A dog that was good in water would be good also (and can be trained into any breed).

Labrador and Shepard mixes are very common and make excellent choices. But so do other breeds.

Those are just some thoughts from a lifelong, 60 year old dog owner.

P.S. Make your whole family part of the process. Each of you use the same commands, and routine.
It will naturally protect you and your family given some time. If you can raise kids you can train a dog.
It's like a two year old that take two years to get with the program.


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 Post subject: Re: Herping with a Dog - Advice sought...
PostPosted: April 17th, 2018, 9:10 pm 
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Joined: October 18th, 2011, 12:03 pm
Posts: 4142
Location: San Francisco, California
I hope you share your journey once you find The One, Brick.

Craig, Love your advice up there. Should be a sticky.


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 Post subject: Re: Herping with a Dog - Advice sought...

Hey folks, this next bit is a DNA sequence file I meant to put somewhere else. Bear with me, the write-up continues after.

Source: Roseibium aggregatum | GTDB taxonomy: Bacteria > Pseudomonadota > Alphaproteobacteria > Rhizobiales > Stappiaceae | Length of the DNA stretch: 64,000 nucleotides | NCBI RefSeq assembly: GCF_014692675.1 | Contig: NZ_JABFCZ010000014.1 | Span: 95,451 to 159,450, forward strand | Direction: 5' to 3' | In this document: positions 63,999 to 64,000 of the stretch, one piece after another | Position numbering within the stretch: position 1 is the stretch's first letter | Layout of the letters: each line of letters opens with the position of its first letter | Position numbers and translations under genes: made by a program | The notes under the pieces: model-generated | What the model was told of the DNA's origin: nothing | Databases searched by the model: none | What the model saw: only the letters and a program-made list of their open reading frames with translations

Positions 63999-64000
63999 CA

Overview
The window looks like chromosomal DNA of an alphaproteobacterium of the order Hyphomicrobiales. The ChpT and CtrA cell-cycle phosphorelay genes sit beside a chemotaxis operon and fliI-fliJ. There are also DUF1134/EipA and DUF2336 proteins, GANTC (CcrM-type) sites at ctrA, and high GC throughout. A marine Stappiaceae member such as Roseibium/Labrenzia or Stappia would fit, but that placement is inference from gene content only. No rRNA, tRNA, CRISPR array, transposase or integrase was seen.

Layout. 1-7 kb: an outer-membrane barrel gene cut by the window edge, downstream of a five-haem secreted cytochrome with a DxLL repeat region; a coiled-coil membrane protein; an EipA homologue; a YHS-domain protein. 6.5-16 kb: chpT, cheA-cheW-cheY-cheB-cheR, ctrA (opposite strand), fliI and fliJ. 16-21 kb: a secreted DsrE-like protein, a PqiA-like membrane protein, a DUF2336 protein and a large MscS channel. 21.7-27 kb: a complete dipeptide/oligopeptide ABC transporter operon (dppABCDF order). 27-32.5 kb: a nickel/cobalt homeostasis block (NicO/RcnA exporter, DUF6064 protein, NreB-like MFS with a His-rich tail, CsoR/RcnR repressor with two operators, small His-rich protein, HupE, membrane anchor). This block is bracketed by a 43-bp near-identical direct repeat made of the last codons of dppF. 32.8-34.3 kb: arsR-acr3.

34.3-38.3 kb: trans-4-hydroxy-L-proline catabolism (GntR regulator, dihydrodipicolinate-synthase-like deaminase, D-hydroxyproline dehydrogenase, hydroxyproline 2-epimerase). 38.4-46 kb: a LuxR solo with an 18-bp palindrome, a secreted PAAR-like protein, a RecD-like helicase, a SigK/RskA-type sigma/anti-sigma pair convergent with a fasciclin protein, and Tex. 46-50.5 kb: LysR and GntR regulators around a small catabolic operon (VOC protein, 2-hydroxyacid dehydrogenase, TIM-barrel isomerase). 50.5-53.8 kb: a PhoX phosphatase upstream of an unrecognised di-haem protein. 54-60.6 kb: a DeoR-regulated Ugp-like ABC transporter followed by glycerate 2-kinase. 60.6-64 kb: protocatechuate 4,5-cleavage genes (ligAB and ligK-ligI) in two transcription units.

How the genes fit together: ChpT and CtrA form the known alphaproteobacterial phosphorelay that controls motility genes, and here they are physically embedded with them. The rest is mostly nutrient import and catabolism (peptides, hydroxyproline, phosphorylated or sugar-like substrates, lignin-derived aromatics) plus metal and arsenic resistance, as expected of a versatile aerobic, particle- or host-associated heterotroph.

PostPosted: April 18th, 2018, 2:40 am 

Joined: June 7th, 2010, 10:42 am
Posts: 2247
ImageBoots2 by Tamara McConnell1, on Flickr

Yes, Brick, please keep us posted!
I love herping with this guy. Boots is a mutt I found in a ditch when he was a tiny puppy. He's 75 pounds now and loves to go on adventures. He learned quickly that he is not to bother herps (and I don't have any dog training special knowledge, the dog just wants very much to please his people).
A good dog is a great field companion.


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 Post subject: Re: Herping with a Dog - Advice sought...
PostPosted: April 18th, 2018, 3:53 am 
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Joined: June 7th, 2010, 8:23 am
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Location: Unicoi, TN
Topic close to my heart also as a lifelong dog owner.... ( 2 weeks away from 70 years)
Lots of variation here and your type of herping can even enter into it.


Craig's advice is right on: training, training, training.

And after a few fundamentals, like come, sit, stay, wait, down, on leash and off leash, the easiest way for a family to train is to take the dog with them everywhere they go if it is possible. The animal learns quickly what is expected and what is not as a pack member, and you don't even realize you're training. As Craig said, consistency amongst your pack members is important.